Group of Pandanus.
This view, taken on the shore opposite Galle, shows a very characteristic feature of the coast vegetation. The phantastic stems of the screw-pines (Pandanus) are crawling and winding like so many snakes from cliff to cliff, supported by their long and numerous leg-like roots.
The principal trunk divides into many branches, each of which is surmounted by a tuft of long leaves. The numerous roots are of a reddish tinge and form a picturesque foreground to the dark blue surface of the sea, which sometimes is visible through their entangled network.
Pandanus tectorius is an evergreen tree that forms a trunk that grows to a height of about 6 metres, sometimes even up to 10 metres. It develops a widely spreading crown with a diameter of about 5 to 12 metres. It develops stilt roots with which it increases its stability. The linear and sword-shaped leaves are 90-150 cm long and 5-7 cm wide. The leaves are sharp-edged and have thorns around the edges.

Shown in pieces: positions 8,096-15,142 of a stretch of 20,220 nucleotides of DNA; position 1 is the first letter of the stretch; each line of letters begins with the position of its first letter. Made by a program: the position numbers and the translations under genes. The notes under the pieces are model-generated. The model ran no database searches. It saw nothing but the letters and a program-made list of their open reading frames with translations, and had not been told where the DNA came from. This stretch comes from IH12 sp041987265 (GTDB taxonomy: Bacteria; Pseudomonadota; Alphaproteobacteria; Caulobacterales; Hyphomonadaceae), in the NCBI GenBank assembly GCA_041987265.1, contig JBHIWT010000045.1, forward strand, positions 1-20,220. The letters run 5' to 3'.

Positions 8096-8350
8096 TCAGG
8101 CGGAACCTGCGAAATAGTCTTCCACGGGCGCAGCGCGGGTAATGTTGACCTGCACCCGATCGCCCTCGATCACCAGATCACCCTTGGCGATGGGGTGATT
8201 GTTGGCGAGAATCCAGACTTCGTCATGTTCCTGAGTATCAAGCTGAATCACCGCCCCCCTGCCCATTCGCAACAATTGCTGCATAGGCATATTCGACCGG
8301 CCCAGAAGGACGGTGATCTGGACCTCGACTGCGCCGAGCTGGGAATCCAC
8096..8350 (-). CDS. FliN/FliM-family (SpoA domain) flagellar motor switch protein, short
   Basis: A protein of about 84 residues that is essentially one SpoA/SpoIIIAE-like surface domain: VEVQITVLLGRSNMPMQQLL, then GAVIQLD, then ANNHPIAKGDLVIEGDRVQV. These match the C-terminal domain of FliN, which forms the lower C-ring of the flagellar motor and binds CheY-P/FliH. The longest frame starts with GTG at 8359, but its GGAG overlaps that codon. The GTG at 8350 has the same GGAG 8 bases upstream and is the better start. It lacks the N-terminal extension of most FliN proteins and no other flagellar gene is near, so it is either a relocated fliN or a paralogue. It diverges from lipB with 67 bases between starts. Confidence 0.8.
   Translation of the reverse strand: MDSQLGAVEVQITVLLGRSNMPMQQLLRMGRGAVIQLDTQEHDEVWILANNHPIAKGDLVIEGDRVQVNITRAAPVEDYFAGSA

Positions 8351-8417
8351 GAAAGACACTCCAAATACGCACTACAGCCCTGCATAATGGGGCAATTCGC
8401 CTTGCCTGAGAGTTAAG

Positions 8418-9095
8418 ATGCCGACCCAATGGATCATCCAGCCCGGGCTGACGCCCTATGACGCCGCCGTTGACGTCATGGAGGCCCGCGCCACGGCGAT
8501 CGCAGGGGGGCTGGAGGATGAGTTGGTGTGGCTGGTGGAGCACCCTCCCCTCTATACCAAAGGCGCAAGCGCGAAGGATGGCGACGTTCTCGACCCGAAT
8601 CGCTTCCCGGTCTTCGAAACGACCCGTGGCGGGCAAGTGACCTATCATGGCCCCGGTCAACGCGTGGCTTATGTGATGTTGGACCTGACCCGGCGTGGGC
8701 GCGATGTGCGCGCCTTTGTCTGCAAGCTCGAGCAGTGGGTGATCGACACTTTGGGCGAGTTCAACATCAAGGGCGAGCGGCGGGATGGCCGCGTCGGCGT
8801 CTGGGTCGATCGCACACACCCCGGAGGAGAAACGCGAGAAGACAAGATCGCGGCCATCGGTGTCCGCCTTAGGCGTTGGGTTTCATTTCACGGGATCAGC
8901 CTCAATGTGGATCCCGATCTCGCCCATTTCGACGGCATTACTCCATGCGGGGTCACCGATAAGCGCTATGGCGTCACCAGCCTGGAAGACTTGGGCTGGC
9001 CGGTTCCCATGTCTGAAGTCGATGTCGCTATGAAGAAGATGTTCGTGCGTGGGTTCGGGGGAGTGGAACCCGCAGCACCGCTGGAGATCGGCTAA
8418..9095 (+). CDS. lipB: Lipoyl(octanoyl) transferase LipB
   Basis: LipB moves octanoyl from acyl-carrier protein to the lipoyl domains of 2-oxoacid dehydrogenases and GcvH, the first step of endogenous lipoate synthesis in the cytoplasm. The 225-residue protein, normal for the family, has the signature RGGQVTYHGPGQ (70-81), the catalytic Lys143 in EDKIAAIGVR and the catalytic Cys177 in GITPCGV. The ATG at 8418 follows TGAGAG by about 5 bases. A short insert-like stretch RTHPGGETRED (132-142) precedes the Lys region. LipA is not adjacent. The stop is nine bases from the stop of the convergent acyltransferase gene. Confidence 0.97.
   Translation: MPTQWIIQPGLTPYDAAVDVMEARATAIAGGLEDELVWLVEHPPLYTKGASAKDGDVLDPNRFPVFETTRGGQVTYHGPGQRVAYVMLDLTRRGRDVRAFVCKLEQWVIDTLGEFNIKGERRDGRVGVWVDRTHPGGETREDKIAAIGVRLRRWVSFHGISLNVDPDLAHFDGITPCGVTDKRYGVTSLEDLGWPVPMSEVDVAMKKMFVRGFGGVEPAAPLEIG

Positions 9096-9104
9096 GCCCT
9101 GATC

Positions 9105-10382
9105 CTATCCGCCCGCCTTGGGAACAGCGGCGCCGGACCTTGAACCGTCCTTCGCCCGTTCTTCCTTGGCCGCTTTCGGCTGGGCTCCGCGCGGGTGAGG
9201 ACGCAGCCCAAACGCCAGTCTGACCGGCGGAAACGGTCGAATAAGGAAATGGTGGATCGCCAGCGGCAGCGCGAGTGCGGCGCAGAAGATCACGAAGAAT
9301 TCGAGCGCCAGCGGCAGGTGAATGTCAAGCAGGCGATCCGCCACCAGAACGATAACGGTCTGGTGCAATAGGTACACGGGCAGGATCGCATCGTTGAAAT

The original distribution area is not known; it is assumed that the Polynesians spread the species as a cultivated plant. It is assumed that the original distribution area is between the Philippines and the islands in the Pacific Ocean.
Source: Sketches of the inhabitants, animal life and vegetation in the lowlands and high mountains of Ceylon. As well as of the submarine scenery near the coast taken from a diving bell by the Baron Eugène de Ransonnet (Eugen Freiherr von Ransonnet-Villez, 1838 in Hietzing bei Wien; † 28. Juni 1926 in Nußdorf am Attersee). Printed for the author by Gerold & sold by Robert Hardwicke, London 1867.